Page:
Discussed below are some of the many product, distribution, sales, compliance, and supervisory concerns that broker-dealers and mutual fund complexes may now face. Broker-dealers and investment advisers may want to revisit their product and platform development offerings and initiatives (including the type and number of share classes offered on platforms) and compensation structures (including cash and non-cash compensation to financial advisors). Mutual fund complexes also may want to revisit their product development initiatives (e.g., compensation, revenue sharing, sub-transfer agency arrangements, related share class structures) and distribution efforts.

Products, Platforms and Compensation Models

Since at least April 2016, when the Rule became final, broker-dealers and advisory firms have been developing products and distribution platforms designed to comply with the Rule and its exemptions, particularly the Best Interest Contract Exemption. In addition, many mutual fund complexes responded to requests for intermediary-specific sales charge waivers in order to facilitate intermediaries’ compliance with the Rule and to ensure uninterrupted product offerings.9 Mutual fund complexes developed T shares, as well as “clean” share classes, as possible ways to facilitate distribution partners’ level-compensation arrangements, supported by DOL statements that such arrangements might mitigate conflicts of interest and by SEC staff interpretive relief (for “clean” shares).10

In addition to product changes, broker-dealers developed new platforms for offering mutual fund products without running afoul of the Rule’s conflicts of interest provisions. These platforms were designed to ensure that individual financial advisors would receive only standardized compensation, and eliminated certain non-cash compensation (e.g., incentive travel programs) in anticipation of the impartial conduct standards.11

Broker-dealers and investment advisers to individual retirement accounts (IRAs) and mutual fund complexes may want to pause, or even roll back, the implementation of such products/platforms until the product-level impacts of an SEC proposal become apparent.

Renewed Market Participation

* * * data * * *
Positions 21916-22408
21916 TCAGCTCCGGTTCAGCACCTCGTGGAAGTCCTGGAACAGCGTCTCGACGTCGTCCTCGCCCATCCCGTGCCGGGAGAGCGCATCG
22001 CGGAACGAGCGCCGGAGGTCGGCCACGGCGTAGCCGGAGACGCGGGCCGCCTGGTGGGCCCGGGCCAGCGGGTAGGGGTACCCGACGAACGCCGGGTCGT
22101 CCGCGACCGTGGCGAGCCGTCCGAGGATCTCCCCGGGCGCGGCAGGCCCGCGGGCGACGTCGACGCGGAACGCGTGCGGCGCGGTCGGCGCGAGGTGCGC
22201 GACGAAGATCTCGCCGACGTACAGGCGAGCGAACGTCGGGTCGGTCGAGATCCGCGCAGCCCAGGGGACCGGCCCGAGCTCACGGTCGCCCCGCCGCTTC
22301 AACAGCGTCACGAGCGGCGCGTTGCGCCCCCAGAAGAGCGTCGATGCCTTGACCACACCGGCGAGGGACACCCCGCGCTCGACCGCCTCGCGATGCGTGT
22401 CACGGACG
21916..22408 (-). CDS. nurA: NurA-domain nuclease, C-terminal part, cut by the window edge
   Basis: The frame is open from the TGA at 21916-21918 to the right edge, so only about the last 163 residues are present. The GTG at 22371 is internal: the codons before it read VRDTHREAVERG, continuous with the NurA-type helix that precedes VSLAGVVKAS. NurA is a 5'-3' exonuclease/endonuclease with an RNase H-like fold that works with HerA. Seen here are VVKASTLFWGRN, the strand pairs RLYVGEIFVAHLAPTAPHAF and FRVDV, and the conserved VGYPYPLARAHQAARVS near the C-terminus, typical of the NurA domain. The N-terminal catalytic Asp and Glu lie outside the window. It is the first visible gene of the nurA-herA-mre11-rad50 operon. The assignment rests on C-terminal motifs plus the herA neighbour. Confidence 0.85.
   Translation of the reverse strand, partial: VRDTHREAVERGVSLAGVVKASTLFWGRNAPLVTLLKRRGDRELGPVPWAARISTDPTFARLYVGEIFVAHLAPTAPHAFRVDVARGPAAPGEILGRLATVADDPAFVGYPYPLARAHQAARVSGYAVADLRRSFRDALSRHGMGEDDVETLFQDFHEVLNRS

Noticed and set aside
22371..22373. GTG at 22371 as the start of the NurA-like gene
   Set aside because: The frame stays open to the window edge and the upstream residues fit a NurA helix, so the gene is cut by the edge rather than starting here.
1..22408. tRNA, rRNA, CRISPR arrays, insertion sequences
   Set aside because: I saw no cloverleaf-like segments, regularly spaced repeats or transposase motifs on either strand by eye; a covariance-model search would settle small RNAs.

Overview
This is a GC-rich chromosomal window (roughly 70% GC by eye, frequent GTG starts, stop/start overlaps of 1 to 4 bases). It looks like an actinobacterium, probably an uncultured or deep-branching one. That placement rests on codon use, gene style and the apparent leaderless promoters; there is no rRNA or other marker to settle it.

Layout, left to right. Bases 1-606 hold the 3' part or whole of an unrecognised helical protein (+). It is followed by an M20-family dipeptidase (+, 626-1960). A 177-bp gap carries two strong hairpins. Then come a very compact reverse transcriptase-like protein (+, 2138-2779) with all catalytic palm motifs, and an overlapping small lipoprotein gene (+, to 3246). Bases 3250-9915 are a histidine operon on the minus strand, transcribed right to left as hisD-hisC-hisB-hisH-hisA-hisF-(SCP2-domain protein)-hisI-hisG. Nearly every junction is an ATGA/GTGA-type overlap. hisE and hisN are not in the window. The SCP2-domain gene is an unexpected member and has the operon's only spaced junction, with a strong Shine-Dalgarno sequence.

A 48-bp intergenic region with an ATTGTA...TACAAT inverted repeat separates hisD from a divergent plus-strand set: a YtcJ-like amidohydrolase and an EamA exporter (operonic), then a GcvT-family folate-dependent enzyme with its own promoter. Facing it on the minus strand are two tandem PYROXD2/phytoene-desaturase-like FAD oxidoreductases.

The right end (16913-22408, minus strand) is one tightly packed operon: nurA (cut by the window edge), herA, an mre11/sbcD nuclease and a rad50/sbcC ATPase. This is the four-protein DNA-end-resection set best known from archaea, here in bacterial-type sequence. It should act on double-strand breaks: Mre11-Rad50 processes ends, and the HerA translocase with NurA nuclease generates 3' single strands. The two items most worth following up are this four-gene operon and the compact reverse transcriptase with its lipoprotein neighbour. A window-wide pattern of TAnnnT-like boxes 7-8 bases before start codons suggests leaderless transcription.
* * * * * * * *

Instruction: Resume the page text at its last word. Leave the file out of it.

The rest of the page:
As noted in the Opinion, a number of major participants exited the market for servicing retirement investors as a result of the Rule.12 However, rather than exiting completely, some broker-dealers narrowed the range of products offered to retirement investors, by: removing mutual funds as options from brokerage retirement accounts; transitioning retirement brokerage accounts to advisory accounts; and/or eliminating the direct-at-fund business. Others took a more expansive approach, by eliminating class A shares from both retirement and non-retirement brokerage accounts.

It is possible that the market may see a reentry of these players and offerings, depending on the scope of the SEC’s anticipated rulemaking and the outcome of state legislative and enforcement initiatives. Further, firms with business plans that envisioned contraction in, or withdrawal from, certain highly regulated segments of the market (e.g., retirement accounts, IRA rollovers) may reconsider their long- and short-term business plans.

Compliance Considerations and Supervisory Practices

The majority in the Opinion observed that, by attempting to comply with certain of the conditions of the exemptions, broker-dealers and insurance representatives would be exposed to liabilities beyond the tax penalties imposed by Title II of ERISA.13 Since the Rule’s June 9, 2017 applicability date, most broker-dealers and mutual fund complexes likely have already undertaken certain efforts to comply with the Rule. These firms may want to consider taking inventory of their existing compliance policies and related supervisory procedures, in order to assess whether they should be revised in accordance with current law and newly undertaken activities.14